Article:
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An exploration of what has been called China’s greatest novel, highlighting the roles of the garden, both fictional and real, to dramatize the cultural crisis of the literati in the late imperial period


Lyricism in poetry dominated the Chinese literary tradition for three millenia. Lyric aesthetics captured the world in verse, and compelled people to seek the totalistic behind the contingent, the abiding behind the fluid, and the perfect behind the incomplete. The development of the novel and the cultural milieu that produced it, however, rendered this lyric ideal more prosaic, both in everyday life and in literature. The Chinese Garden as Lyric Enclave places The Story of the Stone in relation to this history. Read as an allegory of the fate of lyricism, The Stone is a parodic response to both the lyrical phenomena in the literary and social worlds and the cosmological beliefs on which Chinese lyricism is based. Thus we can trace the social life of lyricism through different cultural zones: the world where the novel was produced, the world of fiction, and the narrative universe of the story itself. The garden, in both the novel and cultural tradition, is a link between all three zones.Chi Xiao breaks new ground in understanding The Story of the Stone, blending his extensive knowledge of traditional Chinese fiction with a remarkably crafted history of the garden as an enduring feature of elite Chinese life. By focusing on the role of the garden in The Stone, Xiao Chi reveals the special linkages between the world of fiction, the world that produced the novel, and the narrative universe of the story itself.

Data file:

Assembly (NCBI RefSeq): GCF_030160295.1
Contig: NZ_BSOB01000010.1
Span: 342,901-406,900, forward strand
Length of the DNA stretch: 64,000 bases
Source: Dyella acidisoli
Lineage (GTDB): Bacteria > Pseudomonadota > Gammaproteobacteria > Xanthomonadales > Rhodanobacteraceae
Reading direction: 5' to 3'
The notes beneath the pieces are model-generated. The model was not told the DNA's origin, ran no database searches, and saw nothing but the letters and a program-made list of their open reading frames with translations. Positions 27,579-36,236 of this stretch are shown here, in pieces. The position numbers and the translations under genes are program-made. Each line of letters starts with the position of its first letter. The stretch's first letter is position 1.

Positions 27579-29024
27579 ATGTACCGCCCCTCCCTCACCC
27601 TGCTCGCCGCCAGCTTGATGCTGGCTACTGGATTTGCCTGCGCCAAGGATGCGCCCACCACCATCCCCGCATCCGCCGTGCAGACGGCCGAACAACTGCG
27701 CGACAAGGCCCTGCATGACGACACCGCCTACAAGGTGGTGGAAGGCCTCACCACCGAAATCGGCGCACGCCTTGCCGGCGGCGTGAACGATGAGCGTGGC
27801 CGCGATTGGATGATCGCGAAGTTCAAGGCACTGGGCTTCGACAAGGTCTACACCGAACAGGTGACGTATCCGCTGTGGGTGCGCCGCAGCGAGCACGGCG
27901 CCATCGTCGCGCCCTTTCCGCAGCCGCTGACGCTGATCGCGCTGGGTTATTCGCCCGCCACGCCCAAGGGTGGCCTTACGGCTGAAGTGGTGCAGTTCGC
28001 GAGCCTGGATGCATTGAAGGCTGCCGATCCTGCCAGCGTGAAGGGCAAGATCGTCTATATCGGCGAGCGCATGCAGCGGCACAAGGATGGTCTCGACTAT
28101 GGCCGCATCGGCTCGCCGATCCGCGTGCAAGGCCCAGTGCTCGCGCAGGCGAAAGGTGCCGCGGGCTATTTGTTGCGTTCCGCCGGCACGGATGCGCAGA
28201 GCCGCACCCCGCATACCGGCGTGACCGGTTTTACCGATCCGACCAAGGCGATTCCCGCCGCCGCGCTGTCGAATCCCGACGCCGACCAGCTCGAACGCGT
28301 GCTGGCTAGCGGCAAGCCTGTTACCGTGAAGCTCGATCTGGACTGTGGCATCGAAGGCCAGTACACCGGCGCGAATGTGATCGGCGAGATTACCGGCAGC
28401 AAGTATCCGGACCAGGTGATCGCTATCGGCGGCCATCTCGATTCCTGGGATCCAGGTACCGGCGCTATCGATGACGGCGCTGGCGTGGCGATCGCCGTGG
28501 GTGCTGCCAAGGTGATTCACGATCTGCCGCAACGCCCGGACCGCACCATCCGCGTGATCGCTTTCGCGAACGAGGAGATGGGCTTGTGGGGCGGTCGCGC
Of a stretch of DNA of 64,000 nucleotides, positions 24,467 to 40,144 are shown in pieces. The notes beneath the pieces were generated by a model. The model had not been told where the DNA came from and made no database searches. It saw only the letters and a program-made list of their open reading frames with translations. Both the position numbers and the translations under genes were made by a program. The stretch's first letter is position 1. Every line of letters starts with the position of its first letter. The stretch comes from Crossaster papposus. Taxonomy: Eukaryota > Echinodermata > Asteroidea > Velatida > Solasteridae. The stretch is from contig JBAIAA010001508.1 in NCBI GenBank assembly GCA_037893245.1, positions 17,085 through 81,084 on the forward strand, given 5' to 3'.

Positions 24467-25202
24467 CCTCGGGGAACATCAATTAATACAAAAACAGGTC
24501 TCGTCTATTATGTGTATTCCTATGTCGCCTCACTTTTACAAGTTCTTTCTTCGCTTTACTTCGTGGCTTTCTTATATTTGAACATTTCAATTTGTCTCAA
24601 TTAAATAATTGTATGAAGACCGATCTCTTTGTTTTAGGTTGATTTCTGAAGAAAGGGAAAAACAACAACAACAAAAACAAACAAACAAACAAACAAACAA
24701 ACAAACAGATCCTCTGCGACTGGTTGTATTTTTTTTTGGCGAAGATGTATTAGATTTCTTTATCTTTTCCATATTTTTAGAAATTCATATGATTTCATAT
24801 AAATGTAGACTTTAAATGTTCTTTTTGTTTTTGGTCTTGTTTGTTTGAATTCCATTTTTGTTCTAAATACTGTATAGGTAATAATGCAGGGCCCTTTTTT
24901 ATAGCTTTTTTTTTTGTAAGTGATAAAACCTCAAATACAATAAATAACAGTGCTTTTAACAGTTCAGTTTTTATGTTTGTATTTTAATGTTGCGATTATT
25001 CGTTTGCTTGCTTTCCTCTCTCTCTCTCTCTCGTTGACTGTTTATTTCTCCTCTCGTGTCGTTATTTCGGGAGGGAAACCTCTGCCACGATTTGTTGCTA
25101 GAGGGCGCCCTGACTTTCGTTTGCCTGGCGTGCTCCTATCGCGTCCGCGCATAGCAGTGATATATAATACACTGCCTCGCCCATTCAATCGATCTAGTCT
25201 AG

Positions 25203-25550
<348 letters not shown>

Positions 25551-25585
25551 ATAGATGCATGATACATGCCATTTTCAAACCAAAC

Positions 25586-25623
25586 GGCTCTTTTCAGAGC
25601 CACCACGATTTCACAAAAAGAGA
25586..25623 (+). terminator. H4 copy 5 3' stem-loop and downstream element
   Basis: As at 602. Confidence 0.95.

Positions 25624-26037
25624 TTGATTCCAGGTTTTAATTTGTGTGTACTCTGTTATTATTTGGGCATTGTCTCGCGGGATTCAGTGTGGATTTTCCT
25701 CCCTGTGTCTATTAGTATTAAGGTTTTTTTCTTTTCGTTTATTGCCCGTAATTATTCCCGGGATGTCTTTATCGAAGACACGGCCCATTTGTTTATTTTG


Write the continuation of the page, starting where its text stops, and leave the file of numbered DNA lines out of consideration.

Xiao Chi is Associate Professor in the Department of Chinese Studies of the National University of Singapore.